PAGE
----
Is this the last print dictionary?
An American Heritage for the digital age
In September 1969, the Beatles released “Abbey Road,” filmgoers flocked to “Butch Cassidy and the Sundance Kid,” and a coup in Libya brought to power a young army colonel named Moammar Khadafy. Meanwhile, the Boston-based Houghton Mifflin Co. was engaged in a publicity blitz for its brand-new American Heritage Dictionary, with advertisements declaring, “Dictionaries will never be the same again.”
How times have changed. Forty-two years later, Houghton Mifflin Harcourt (as the company is now known) is publishing the fifth edition of its flagship dictionary with quite a different message. As the marketing materials portentously ask, “Will this be the last print dictionary ever made?” (Disclosure: My own upcoming book about language and technology will be published by HMH.)
The landscape for American dictionaries was indeed drastically different in the late ’60s. As the Globe reported, publisher James Parton raised more than $4 million to create a glossy new unabridged dictionary “which its backers hope will become as standard a feature in the average American home as the television set.” The first printing of 500,000 copies was accompanied by an aggressive sales campaign, touting the dictionary’s readable format, copious illustrations, sensible definitions and usage notes, and expansive etymologies.
Gone are the days when a dictionary could aspire to be a common household item. Today the average consumer might wonder whether it’s worth having a print dictionary in the home or office at all--and if so, whether he needs a new one. Why bother with an unwieldy doorstop when you can more easily hunt down definitions online?
Now running to more than 2,100 oversized pages, AHD5 is not the handiest dictionary out there, but it remains the most aesthetically pleasing and a reminder of what print does well. Margins are stuffed with photos and drawings that enlighten rather than merely adorn, and alphabetical section openers introduce A to Z with attractive (and historically intriguing) typographical images.
Besides the art on the page, what has set AHD apart is its Usage Panel, a group of about 200 prominent writers and scholars who are surveyed on various points of English usage. (The current group includes Joan Didion, Annie Dillard, Jonathan Franzen, Henry Louis Gates, Antonin Scalia, and David Sedaris.) The panel was a big selling point for the first edition: Back then, Houghton was able to capitalize on the backlash against the market leader in the unabridged dictionary market, Webster’s Third New International, which was widely accused of having abandoned the duty of the dictionary to distinguish good usage from bad.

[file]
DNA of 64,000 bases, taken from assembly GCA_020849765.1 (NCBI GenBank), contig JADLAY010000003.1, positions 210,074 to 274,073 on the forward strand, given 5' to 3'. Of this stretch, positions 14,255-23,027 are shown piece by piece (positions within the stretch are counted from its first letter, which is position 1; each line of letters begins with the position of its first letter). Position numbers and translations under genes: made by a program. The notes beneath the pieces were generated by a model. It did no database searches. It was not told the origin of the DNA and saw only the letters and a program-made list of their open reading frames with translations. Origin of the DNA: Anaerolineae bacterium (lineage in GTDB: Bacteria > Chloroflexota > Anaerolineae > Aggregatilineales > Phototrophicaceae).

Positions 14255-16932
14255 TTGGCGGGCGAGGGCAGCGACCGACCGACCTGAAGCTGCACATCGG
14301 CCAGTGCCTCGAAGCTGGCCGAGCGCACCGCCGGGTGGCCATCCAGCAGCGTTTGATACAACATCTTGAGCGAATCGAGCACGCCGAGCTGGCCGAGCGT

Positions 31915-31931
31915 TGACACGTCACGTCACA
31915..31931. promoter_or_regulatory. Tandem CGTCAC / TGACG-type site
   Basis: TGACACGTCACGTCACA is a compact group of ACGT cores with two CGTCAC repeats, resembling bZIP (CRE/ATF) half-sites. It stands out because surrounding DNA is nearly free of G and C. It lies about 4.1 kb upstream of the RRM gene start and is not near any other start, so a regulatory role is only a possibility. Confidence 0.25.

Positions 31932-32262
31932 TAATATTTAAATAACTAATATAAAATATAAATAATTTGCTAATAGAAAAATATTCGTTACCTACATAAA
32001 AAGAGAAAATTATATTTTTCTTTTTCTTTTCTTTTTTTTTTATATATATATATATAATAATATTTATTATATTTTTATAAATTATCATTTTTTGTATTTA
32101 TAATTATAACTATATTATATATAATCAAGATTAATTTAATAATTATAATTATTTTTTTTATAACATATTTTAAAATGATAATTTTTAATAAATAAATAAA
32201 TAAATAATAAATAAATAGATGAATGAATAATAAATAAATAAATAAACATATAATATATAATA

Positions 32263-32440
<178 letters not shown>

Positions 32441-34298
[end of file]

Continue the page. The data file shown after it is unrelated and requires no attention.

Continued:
The often conservative pronouncements of the Usage Panel have never greatly interfered with the descriptive work of AHD’s lexicographers--who, after all, were the first to include the full panoply of vulgar four-letter words in 1969 (complete with careful etymological notes). Over the years, however, the panelists have grown less reactionary, and the notes derived from their opinions are more accepting of informal, not-quite-standard styles.
The new chair of the Usage Panel, Harvard psychology professor Steven Pinker, observes in his introductory essay that “resistance is melting” to formerly nettlesome usage points involving such words as comprise, decimate, graduate, moot, and quote. Pinker examined the survey responses to one item of particular interest to him: the rise of the irregular past-tense verb snuck at the expense of the regular sneaked, as discussed in his 1999 book, “Words and Rules.” He found that the shift has been precipitated not so much by a mellowing of the panelists as they grow older but by “an increasing number of younger panelists who have no problem with snuck.” Thus are innovations snuck into the language.
When we think of linguistic innovations, though, it’s usually not of the gradual snuck variety, but rather the shiny new lexical additions. AHD5 has plenty, with 10,000 new words and senses added to this edition. There is ample though by no means exhaustive representation of the latest techie words: data mining, tweet, crowdsourcing, and unfriend, but not hashtag, autocorrect, or Facebook as a verb. From the world of music there is reggaeton, triphop, turntablism, and crunk, but not dubstep, cowpunk, or qawwali. And from contemporary slang there is dawg (a male friend or acquaintance), booyah (an interjection expressing exultation), hella (very or extremely), and schwag (marijuana of inferior quality), but not nom (the sound or act of pleasurable eating), lulz (laughs), or OMG (oh my God)--though the last two do get discussed in John R. Rickford’s fine essay on “Our Living Language.”
Along with a complete overhaul of the text, American Heritage is branching out digitally, with a free website (www.ahdictionary.com) that provides definitions and illustrations, as well as a paid app that serves up all content including usage notes and etymologies. Is this the last print dictionary? Of course not, but given the troubles of the publishing industry, dictionary-makers would be foolish to put all their eggs in the print basket.
The publisher is covering its bets: The purchase includes a subscription to a new AHD app, so you can compare riffling through actual pages with the virtual ones on your smartphone or tablet. Call me a sucker for thumb tabs, but for now I’ll stick with the pleasures of the paper edition. I’m just not ready to unfriend it.
Ben Zimmer is the executive producer of VisualThesaurus.com and Vocabulary.com and the former On Language columnist for The New York Times Magazine.